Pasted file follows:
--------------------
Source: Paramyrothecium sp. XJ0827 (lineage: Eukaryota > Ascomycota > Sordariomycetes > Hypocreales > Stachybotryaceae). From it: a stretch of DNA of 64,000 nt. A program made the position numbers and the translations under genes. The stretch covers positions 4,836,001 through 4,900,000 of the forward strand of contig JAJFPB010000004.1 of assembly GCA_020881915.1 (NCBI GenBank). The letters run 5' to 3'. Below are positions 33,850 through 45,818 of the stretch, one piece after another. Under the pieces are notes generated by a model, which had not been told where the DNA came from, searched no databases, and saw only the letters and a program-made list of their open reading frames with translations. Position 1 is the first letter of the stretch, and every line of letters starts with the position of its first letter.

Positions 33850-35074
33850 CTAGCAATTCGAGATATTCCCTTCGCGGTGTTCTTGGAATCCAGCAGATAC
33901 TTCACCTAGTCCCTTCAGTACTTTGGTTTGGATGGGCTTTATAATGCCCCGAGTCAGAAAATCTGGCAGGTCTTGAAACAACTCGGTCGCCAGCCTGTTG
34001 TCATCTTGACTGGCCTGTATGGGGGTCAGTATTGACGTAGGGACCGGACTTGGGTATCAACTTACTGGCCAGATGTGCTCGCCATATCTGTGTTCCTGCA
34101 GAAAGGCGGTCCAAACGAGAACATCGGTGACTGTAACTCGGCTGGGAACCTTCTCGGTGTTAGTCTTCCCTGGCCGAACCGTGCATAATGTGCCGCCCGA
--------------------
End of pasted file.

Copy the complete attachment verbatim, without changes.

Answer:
Source: Paramyrothecium sp. XJ0827 (lineage: Eukaryota > Ascomycota > Sordariomycetes > Hypocreales > Stachybotryaceae). From it: a stretch of DNA of 64,000 nt. A program made the position numbers and the translations under genes. The stretch covers positions 4,836,001 through 4,900,000 of the forward strand of contig JAJFPB010000004.1 of assembly GCA_020881915.1 (NCBI GenBank). The letters run 5' to 3'. Below are positions 33,850 through 45,818 of the stretch, one piece after another. Under the pieces are notes generated by a model, which had not been told where the DNA came from, searched no databases, and saw only the letters and a program-made list of their open reading frames with translations. Position 1 is the first letter of the stretch, and every line of letters starts with the position of its first letter.

Positions 33850-35074
33850 CTAGCAATTCGAGATATTCCCTTCGCGGTGTTCTTGGAATCCAGCAGATAC
33901 TTCACCTAGTCCCTTCAGTACTTTGGTTTGGATGGGCTTTATAATGCCCCGAGTCAGAAAATCTGGCAGGTCTTGAAACAACTCGGTCGCCAGCCTGTTG
34001 TCATCTTGACTGGCCTGTATGGGGGTCAGTATTGACGTAGGGACCGGACTTGGGTATCAACTTACTGGCCAGATGTGCTCGCCATATCTGTGTTCCTGCA
34101 GAAAGGCGGTCCAAACGAGAACATCGGTGACTGTAACTCGGCTGGGAACCTTCTCGGTGTTAGTCTTCCCTGGCCGAACCGTGCATAATGTGCCGCCCGA